Pundits can’t make up their minds about the spending cuts to be announced today by British Chancellor, George Osborne. Will they simply put us ‘back on track’ after a short sharp shock, do they herald a new age of continuing austerity or do they represent a redefinition of the role of government in western society?
Whichever interpretation you choose, it is generally agreed that these cuts will simply put Government spending back to where it was in 2006/07. Which means that the austerity programme is effectively paying for the extra debt taken on board by the government during this on-going financial crisis.
UK tax payers have been framed. Here is the frame: “We have all lived beyond our means. We borrowed too much. Now the good times are over and we must pay. There must be cuts because we have run out of money. We must protect education and health so let’s discuss where it is most acceptable that the cuts in public spending should take place.”
Osborne’s message to the British tax payers is: “It is all your fault. We must cut these services because there is no money to pay for them. There is no alternative. And by the way, look over there at that benefit stealing scrounger lying in bed while you go off to a hard days work – he is the real problem.”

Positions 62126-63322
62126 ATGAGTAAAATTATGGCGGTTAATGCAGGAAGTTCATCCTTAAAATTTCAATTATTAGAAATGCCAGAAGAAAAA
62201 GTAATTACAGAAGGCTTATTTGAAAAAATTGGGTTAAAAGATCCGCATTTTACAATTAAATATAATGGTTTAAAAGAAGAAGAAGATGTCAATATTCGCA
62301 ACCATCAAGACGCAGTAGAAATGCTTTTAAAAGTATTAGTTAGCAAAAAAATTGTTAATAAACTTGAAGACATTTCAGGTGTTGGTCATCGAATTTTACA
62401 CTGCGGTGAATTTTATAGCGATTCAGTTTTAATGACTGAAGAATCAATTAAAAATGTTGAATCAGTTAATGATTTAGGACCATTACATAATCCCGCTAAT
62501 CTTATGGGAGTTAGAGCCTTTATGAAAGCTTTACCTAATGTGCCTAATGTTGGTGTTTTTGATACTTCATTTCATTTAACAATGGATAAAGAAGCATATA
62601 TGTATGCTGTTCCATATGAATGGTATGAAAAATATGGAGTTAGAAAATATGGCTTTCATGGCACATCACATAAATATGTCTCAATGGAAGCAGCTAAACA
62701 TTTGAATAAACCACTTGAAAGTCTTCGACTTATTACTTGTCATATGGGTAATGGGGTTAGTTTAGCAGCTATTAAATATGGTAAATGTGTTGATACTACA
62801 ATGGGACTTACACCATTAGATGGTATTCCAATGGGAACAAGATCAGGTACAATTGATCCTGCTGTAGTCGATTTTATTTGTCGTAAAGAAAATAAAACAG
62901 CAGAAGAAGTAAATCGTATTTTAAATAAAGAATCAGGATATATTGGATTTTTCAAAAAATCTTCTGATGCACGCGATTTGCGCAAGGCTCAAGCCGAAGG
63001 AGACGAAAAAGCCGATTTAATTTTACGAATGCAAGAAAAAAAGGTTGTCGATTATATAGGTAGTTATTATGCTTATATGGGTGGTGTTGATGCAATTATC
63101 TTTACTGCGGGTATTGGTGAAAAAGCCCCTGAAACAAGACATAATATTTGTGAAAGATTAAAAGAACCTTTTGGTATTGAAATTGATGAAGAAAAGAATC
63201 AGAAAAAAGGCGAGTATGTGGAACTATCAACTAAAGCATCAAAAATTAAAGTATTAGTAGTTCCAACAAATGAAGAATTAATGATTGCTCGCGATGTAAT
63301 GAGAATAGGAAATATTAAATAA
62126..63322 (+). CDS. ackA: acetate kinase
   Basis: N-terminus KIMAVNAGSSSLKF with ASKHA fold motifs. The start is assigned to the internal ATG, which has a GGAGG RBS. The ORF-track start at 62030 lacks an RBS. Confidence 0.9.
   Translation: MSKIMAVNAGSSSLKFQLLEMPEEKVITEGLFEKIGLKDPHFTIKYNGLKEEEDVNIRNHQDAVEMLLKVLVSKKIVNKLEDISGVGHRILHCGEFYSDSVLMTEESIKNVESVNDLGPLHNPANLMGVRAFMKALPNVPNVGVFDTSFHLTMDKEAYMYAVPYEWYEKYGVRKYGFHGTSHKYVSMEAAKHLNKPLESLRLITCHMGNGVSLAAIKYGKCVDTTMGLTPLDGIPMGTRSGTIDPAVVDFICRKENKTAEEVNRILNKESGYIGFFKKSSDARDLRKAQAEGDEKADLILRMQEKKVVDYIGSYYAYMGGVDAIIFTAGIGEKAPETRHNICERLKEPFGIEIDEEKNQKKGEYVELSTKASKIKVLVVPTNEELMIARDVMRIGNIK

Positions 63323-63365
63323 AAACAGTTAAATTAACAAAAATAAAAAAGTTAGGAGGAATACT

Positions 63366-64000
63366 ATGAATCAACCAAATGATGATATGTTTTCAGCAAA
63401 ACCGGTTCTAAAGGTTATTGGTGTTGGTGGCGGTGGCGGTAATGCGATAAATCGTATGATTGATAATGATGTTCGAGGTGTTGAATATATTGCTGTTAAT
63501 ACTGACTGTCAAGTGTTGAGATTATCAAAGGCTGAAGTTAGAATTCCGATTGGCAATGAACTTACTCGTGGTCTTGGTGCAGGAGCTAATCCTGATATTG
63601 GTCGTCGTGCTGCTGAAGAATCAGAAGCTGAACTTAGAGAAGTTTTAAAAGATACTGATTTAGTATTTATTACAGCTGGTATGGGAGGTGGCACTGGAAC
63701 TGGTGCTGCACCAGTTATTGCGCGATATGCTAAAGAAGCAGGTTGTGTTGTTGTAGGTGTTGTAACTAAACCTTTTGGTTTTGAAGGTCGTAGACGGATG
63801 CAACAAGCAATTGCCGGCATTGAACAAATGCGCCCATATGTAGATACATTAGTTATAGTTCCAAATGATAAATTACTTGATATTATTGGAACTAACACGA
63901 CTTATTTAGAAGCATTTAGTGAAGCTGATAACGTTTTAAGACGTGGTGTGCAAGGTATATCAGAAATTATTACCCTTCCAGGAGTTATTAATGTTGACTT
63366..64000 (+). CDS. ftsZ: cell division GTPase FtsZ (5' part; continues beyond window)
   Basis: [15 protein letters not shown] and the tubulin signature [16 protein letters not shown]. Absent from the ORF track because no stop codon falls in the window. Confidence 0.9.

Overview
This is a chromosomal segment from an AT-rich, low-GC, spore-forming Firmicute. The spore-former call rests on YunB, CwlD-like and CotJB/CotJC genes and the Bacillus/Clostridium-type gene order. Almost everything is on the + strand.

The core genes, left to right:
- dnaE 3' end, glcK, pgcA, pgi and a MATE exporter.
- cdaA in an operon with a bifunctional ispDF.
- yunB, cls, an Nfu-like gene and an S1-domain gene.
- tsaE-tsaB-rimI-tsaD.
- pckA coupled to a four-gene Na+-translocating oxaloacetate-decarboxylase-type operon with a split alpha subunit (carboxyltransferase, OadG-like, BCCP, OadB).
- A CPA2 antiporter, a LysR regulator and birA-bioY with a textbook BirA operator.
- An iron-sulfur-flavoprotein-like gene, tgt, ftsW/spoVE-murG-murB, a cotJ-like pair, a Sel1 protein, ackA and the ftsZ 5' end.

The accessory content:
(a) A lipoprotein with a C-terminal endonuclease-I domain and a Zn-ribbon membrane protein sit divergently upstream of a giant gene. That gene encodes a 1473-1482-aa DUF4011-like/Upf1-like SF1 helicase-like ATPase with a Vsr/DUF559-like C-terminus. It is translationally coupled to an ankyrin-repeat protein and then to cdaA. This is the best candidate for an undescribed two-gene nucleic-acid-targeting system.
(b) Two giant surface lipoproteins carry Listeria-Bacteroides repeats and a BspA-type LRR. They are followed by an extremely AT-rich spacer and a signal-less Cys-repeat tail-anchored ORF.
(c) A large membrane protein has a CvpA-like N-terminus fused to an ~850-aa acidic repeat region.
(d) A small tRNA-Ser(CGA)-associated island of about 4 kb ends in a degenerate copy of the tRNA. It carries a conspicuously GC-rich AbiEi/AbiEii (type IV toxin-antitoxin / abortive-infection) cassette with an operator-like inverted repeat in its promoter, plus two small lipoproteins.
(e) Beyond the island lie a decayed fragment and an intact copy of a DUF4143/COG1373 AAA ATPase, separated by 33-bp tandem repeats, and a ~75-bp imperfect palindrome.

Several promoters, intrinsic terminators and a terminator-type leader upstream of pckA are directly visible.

For my non-British audience I must tell you that this message neatly taps into residual Victorian guilt amongst older Brits (“neither a borrower nor a lender be!”) and the English desire not to make a fuss.
It’s clever and it works but it is still a frame. It centres the debate upon where and how quickly we should make the cuts. But while the economists and pundits sit in the frame, contemplating it’s dimensions, they do not step outside and ask how we got here, who should pay or where has the money gone?
Remember, money is debt. The debt which tax-payers will repay represents money shoveled into the back pockets of corporations and bankers via tax breaks, dividends and bonuses.
The government’s fiscal waistline has expanded to bursting point, and now they are trying to tighten their belts by dumping the debt and defecating on the man in the street.